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Old 04-19-2007, 10:54 AM   #1
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Default Elastomeric Paint

After the 4 hurricanes hit our area in Florida and half the houses leaked through the walls everyone started to want elastomeric paint jobs. I hated the stuff because it was so thick and if you didn't put it on right it would peel off. The reason the houses leaked in the first place was because the builders used such cheap paint and half the time it was cut with water. They also didn't tie the block into the foundation right but it was to late to fix that problem.

I always steered clients back to our normal paint job using Loxon Primer (not conditioner) and Super Paint and most homeowners used that system which worked great. I used the Loxon Primer because most of the homes in our area only had the builders paint job and a lot of those had never been primed to begin with so our primer helped seal the house.

Anyways, I was wondering how many of you do elastomeric paint jobs and what situations you use that coating on?

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Old 04-19-2007, 07:02 PM   #2
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We use elastomerics 4 to 6 times a year. Usually on stucco that is showing hairline cracks. If the stucco is solid, I'll steer the customer to something like Pittsburghs's Manor Hall or Timeless (SuperPaint or Duration for you SW folk).

I've been using elastomerics for 12+ years. I usually spec 2 coats, just to get the film build.

I actually sold a 1 coat elastomeric job this week. We did the house 10 years ago with an elastomeric. It looks pretty good-- a little fading on the west side. They want to make a slight color change and freshen it up.

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Old 04-22-2007, 02:58 AM   #3
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I do alot of elastomeric coatings where I am at. I sell it as a three step system.

1. Pressure wash using 11oz tsp, 11 oz borax, 1 1/2 gallons chlorine, 3 gallons of water to make up a five of cleaner. This removes algae, mold, mildew, dirt.

2.Scrape loose paint if any left.

3.Fill in any cracks in stucco with brush grade elastomeric patching.

4. 1 coat sprayed and backrolled Sw loxon acrylic primer

5. 2 coats with one being sprayed and backrolled, second being sprayed
Sw conflex xl highbuild.

This is one system I use. I use different when homeowners desires BenMoore ofcoarse.
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Old 06-03-2007, 12:05 AM   #4
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Quote:
Originally Posted by 4ThGeneration View Post
I do alot of elastomeric coatings where I am at. I sell it as a three step system.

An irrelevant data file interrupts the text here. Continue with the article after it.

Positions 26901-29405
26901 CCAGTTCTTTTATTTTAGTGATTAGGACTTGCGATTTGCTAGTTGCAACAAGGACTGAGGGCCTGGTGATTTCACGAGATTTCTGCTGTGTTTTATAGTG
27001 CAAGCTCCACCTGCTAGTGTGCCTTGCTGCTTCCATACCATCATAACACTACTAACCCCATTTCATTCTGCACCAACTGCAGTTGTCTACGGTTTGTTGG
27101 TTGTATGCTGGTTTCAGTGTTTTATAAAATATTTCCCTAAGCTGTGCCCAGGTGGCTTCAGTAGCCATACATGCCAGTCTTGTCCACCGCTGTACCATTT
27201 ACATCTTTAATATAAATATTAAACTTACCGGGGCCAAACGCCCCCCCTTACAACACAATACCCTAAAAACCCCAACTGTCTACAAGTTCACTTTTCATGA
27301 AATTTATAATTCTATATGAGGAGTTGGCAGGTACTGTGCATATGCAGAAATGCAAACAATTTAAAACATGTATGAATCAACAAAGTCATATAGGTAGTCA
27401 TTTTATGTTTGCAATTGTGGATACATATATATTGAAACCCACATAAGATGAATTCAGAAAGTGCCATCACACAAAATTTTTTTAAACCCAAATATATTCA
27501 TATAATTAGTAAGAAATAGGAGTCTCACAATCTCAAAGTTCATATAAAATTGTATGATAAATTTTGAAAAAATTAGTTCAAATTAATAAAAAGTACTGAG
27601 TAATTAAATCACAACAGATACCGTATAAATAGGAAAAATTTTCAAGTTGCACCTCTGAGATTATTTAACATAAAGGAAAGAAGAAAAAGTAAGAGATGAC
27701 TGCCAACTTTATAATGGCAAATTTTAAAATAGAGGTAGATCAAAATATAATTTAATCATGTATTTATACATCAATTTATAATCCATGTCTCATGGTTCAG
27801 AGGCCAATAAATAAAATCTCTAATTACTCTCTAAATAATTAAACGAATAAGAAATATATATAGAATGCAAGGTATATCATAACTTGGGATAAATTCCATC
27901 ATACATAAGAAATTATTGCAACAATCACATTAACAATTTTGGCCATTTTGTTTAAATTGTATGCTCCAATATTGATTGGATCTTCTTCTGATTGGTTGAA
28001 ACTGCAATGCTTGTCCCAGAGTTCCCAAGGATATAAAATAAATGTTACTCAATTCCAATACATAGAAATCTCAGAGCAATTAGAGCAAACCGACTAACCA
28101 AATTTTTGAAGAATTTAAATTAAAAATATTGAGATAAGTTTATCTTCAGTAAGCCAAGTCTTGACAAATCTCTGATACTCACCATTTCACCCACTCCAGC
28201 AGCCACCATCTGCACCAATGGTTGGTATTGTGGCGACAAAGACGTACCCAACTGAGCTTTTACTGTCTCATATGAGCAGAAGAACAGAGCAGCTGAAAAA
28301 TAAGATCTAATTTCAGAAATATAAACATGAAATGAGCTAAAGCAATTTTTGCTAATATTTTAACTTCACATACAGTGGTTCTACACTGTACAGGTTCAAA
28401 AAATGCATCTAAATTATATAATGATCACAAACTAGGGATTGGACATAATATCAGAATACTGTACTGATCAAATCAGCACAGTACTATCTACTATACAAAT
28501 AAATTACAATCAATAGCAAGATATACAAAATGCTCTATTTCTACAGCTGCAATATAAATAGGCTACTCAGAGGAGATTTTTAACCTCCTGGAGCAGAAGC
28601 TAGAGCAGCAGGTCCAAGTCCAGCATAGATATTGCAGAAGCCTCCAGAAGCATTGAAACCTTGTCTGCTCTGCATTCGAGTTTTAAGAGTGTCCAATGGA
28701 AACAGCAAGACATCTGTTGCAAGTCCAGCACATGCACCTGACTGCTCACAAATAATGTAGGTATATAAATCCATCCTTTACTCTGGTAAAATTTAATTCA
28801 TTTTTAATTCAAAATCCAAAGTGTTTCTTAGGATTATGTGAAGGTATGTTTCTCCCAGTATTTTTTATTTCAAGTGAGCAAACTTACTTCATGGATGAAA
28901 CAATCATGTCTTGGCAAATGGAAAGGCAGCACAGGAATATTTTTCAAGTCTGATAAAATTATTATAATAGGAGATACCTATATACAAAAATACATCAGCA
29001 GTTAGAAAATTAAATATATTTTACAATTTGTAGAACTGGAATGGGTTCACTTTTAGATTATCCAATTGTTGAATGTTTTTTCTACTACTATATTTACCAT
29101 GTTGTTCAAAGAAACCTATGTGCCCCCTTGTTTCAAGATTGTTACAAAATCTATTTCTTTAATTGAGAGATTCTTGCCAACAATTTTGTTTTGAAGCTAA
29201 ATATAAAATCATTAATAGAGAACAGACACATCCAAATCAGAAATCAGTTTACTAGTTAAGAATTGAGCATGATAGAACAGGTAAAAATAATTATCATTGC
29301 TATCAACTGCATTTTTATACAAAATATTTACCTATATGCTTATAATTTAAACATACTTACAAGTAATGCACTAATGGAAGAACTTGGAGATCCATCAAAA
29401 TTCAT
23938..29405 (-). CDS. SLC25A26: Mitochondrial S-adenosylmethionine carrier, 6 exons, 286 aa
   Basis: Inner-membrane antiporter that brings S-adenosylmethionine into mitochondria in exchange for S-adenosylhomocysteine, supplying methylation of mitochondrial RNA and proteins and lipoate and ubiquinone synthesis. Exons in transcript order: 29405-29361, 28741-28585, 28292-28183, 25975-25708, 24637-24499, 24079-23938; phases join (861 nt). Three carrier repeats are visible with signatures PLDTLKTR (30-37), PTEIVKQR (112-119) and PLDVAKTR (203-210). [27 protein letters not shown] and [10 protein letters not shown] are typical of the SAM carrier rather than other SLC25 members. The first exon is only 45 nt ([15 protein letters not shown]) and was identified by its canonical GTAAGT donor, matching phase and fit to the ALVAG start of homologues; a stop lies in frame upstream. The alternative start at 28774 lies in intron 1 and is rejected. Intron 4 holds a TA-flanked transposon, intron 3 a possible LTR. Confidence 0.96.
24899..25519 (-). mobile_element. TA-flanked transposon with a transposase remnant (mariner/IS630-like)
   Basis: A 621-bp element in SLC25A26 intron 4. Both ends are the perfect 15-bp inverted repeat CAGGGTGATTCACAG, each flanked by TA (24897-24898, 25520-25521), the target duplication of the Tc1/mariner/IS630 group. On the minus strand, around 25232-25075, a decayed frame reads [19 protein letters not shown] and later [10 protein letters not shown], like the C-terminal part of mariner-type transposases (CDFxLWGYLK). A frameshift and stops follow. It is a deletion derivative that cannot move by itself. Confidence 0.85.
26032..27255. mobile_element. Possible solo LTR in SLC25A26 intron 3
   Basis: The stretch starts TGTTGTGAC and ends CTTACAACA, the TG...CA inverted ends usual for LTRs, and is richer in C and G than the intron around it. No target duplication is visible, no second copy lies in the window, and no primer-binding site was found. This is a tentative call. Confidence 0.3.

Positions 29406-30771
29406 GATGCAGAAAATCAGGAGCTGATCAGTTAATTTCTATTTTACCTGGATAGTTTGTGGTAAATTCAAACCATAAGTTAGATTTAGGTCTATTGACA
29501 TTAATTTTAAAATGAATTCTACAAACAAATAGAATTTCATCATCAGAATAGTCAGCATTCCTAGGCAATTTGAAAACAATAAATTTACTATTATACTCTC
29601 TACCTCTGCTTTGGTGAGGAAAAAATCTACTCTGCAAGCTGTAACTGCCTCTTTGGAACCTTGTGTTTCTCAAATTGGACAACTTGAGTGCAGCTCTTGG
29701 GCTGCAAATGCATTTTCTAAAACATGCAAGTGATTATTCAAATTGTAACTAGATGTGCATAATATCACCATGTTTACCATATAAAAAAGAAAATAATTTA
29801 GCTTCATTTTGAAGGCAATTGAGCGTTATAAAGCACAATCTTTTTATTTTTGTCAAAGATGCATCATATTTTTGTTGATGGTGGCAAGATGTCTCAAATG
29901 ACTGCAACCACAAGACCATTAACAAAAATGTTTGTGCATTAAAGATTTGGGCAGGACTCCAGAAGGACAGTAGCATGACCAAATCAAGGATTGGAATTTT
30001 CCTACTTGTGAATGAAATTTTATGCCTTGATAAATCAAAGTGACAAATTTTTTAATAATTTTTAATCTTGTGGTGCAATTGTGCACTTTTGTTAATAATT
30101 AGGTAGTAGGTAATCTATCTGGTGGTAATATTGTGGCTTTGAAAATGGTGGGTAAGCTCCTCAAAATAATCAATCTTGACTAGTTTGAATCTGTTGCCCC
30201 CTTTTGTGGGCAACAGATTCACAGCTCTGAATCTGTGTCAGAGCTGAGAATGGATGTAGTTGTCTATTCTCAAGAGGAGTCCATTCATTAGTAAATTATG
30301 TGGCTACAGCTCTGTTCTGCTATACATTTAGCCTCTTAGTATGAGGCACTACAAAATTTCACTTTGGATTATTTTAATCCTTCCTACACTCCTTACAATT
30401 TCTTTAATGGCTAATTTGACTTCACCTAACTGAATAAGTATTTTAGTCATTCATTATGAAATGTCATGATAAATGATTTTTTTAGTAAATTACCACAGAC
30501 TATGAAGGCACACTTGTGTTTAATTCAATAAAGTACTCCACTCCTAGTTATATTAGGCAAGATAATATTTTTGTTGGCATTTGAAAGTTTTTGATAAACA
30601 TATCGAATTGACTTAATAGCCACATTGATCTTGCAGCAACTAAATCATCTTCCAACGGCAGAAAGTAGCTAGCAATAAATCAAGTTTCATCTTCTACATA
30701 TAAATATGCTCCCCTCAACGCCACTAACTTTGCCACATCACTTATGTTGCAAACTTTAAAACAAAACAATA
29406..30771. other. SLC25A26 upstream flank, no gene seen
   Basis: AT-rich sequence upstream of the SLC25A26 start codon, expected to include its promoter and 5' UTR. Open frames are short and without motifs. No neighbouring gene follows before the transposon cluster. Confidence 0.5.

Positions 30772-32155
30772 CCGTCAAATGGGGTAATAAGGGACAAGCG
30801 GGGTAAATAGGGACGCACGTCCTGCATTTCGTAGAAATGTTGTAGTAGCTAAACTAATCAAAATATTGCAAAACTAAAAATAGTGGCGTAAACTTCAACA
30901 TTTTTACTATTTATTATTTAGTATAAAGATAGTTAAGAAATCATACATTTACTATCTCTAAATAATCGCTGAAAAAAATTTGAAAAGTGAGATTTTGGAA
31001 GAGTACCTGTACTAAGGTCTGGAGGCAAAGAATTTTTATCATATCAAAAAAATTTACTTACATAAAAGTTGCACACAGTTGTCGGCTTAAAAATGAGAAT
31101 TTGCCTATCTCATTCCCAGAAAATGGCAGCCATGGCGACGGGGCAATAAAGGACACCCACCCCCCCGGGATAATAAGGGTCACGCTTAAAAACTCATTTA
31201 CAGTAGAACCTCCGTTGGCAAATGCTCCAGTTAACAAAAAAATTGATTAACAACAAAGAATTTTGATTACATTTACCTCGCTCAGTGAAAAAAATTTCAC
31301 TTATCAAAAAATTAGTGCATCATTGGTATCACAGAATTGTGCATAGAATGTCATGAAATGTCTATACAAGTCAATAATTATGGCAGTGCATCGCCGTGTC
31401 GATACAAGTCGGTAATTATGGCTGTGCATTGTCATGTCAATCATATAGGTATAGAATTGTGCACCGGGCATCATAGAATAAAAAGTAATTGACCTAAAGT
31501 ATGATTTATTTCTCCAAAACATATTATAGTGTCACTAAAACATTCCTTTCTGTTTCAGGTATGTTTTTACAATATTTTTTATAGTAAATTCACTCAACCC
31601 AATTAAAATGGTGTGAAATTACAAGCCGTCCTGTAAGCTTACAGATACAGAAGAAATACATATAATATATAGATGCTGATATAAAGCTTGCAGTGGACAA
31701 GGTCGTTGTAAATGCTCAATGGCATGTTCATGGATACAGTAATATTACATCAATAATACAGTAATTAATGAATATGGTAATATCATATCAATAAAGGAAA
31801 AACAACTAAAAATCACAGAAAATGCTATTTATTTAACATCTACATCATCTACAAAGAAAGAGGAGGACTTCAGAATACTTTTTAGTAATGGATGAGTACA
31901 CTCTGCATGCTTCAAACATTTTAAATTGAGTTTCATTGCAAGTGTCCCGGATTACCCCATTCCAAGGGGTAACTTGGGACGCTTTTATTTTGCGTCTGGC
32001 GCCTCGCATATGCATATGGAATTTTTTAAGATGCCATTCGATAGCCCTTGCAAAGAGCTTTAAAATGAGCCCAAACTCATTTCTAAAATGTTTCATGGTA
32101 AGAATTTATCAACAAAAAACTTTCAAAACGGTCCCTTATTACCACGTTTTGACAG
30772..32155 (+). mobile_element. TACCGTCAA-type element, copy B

1. Pressure wash using 11oz tsp, 11 oz borax, 1 1/2 gallons chlorine, 3 gallons of water to make up a five of cleaner. This removes algae, mold, mildew, dirt.

2.Scrape loose paint if any left.

3.Fill in any cracks in stucco with brush grade elastomeric patching.

4. 1 coat sprayed and backrolled Sw loxon acrylic primer

5. 2 coats with one being sprayed and backrolled, second being sprayed
Sw conflex xl highbuild.

This is one system I use. I use different when homeowners desires BenMoore ofcoarse.


What is the difference between Sherlastic & Conflex? Description says Sherlastic is an elastomeric , but conflex doesnt mention anything about it.


Which should i use for repainting an E.I.F.S home (acrylic based product)
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Old 08-16-2007, 01:35 AM   #5
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For a stucco house it is a no brainer. It is far superior to other coatings but most customers don't want to pay the extra cost.

Down this way there are tons of 'Lifetime Coating' companies who spray elastomeric coatings like sw sherlastic and just re-label it with their own label.

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Old 08-16-2007, 02:08 AM   #6
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Down this way there are tons of 'Lifetime Coating' companies who spray elastomeric coatings like sw sherlastic and just re-label it with their own label.
And do you find that these companies back up their claims or do they just close up shop every couple of years and start over?

We had a lot of those companies in the Orlando area as well but most were selling "ceramic paints". One company I knew just put a ceramic additive into SW Duration and gave it a lifetime warranty. Of course he never lived in one area for more than 2 years so I think he had an easy time making that claim. Gives the industry a black eye.
He also claimed energy savings as well from the "ceramic properties" .
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Old 08-16-2007, 01:21 PM   #7
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Some are fly by nighters but some have been around awhile.

I subbed for one big one that has been around for a while when I first started out until I decided that if I wanted a good reputation i should stop. They cover their bases by not giving written warranties and calling their paint " Lifetime Coating" and bottom of label says it is manufactured for them by *****. They also have the blessing of the paint manufacturer because they buy so much product.

The only painters they have employed are a couple of guys on a warranty crew who go out and fix stuff that their subs screw up. They are basically a telemarketing company who cold calls people and gives the high pressure sales pitch.

Needless to say they have tons of legal problems but they have plenty of money to fix it.

They get up to 4 times as much per square foot as anyone else gets because of their bs pitch and the customer only gets a 1 coat sprayed on (no backrolled) elastomeric paintjob. If the customer knew any better they could get a 1 mid coat, 2 top coat elastomeric job for a third of the price and done by someone who actually speaks english.
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Old 08-16-2007, 10:39 PM   #8
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Quote:
We had a lot of those companies in the Orlando area as well but most were selling "ceramic paints". One company I knew just put a ceramic additive into SW Duration and gave it a lifetime warranty. Of course he never lived in one area for more than 2 years so I think he had an easy time making that claim. Gives the industry a black eye.
He also claimed energy savings as well from the "ceramic properties"
Isn't it a shame Nathan... Adding hollow ceramic spheres to paint just doen't make the paint ceramic.

Theoretically, ceramic microspheres can offer some insulation properties... HOWEVER, they must be compacted against each other in exactly the right ratio of particle sizes to make it happen. It also takes a thick film to get the spheres to orient. We've never seen a company do a good job backing up that kind of claim.

There are alot of paint companies making claims that are going to give 'real' ceramic coatings a 'black eye'.